The latest Infometrics Quarterly Economic Monitor shows the first signs of New Zealand’s economic slowdown as the COVID-19 pandemic and recession changes the way that businesses, households, and government operates.
“The early impacts of COVID-19 are starting to show through in regional indicators and highlight that regional fortunes will be dependent on economic structures, with tourism and construction two obvious areas of weakness” says Infometrics Senior Economist Brad Olsen. “New Zealand is set to experience the greatest economic shock in a century, and Infometrics expects that 250,000 jobs could be lost in the next year or two”.
The Monitor, which looks at regional data over the 12 months to March 2020, captures the early stages of COVID-19, as the pandemic emerged in China, shutting down operations and halting exports, before spreading across the world and culminating in the lockdown of the New Zealand economy, with the first six days of Level 4 lockdown captured.
Across the country, visitor numbers have declined, as has tourist spending. Construction intentions have also started to wane, with residential and non-residential consent lodgements softening in recent months and are expected to drop away further as building needs change. Traffic volumes, a key indicator of economic activity, have also dropped as freight volumes across the country drop.
“New Zealand’s labour market is changing considerably, with more than half the labour force supported by the government’s wage subsidy. Job losses are continuing to mount as businesses reassess conditions and adjust their operations and workforce to fit the ‘new’ normal” says Mr Olsen.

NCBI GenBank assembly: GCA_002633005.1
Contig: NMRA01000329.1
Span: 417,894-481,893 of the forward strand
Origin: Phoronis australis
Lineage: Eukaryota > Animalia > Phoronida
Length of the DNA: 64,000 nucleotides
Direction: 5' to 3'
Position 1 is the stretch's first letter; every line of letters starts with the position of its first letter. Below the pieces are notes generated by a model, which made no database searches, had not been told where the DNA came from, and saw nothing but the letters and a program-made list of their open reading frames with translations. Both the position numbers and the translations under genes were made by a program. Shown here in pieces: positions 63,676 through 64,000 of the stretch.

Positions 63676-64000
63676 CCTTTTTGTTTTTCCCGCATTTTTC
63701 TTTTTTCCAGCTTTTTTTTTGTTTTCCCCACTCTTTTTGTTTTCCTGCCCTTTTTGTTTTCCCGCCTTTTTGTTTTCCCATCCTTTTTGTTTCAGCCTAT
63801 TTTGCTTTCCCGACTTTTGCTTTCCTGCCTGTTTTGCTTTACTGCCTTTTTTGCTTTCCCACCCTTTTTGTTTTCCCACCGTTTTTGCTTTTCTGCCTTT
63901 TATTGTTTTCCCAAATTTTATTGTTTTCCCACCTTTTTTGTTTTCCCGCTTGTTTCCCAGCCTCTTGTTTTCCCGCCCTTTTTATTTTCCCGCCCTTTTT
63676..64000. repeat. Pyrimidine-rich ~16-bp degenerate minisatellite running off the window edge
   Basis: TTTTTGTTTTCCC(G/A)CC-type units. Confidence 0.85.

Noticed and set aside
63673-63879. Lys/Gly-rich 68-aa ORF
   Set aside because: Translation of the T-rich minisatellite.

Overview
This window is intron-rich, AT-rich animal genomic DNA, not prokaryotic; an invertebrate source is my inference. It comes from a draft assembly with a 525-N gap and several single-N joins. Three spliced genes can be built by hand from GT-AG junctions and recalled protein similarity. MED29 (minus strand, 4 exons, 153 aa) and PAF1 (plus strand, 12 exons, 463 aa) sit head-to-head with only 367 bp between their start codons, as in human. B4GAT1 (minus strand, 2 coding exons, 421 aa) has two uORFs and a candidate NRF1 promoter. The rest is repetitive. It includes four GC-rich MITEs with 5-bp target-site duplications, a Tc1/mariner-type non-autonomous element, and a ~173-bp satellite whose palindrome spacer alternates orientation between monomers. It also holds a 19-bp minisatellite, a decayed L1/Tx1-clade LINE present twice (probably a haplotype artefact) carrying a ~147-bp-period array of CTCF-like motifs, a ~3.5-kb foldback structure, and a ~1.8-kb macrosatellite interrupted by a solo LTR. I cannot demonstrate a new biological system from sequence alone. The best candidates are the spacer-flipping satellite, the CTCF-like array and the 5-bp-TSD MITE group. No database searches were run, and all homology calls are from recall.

“However, the pace of job losses has slowed in recent weeks as the country has emerged from Level 4 and then Level 3, with this period a lull before the storm. We expect a second wave of job losses as the wage subsidy runs out, and another wave later in the year as the wage subsidy extension finishes and businesses look ahead to the new year. As well as job losses, fewer hours worked and pay cuts are rising in prominence, reflecting a tougher job environment into the future.”
New Zealand’s food-based primary sector is holding up well in the face of domestic and global downturns, which provides New Zealand with a solid economic foundation. “Dairy and fruit exports remain above 2019 levels, and we expect food exports to remain robust, compared to other commodities, going forward. New Zealand, and the world, needs to eat, and New Zealand producers and manufacturers can provide high quality food and beverages” says Mr Olsen.
Regional economies with strong food-based primary sector economic activity are likely to weather the economic storm of the pandemic better than others, with tourism-and construction-focused regional economies most at risk as the country readjusts to the changing landscape of business operations, government interventions, and household spending patterns.
“Regional economies face uncertain times moving forward, with the economy set to structurally change which will see communities and businesses reimage themselves to align with the new state of the economy. But strong regional leadership and rapid response to the economic downturn means that regional New Zealand is putting its best foot forward to get locals working again, and to rebuild an even stronger economy.”
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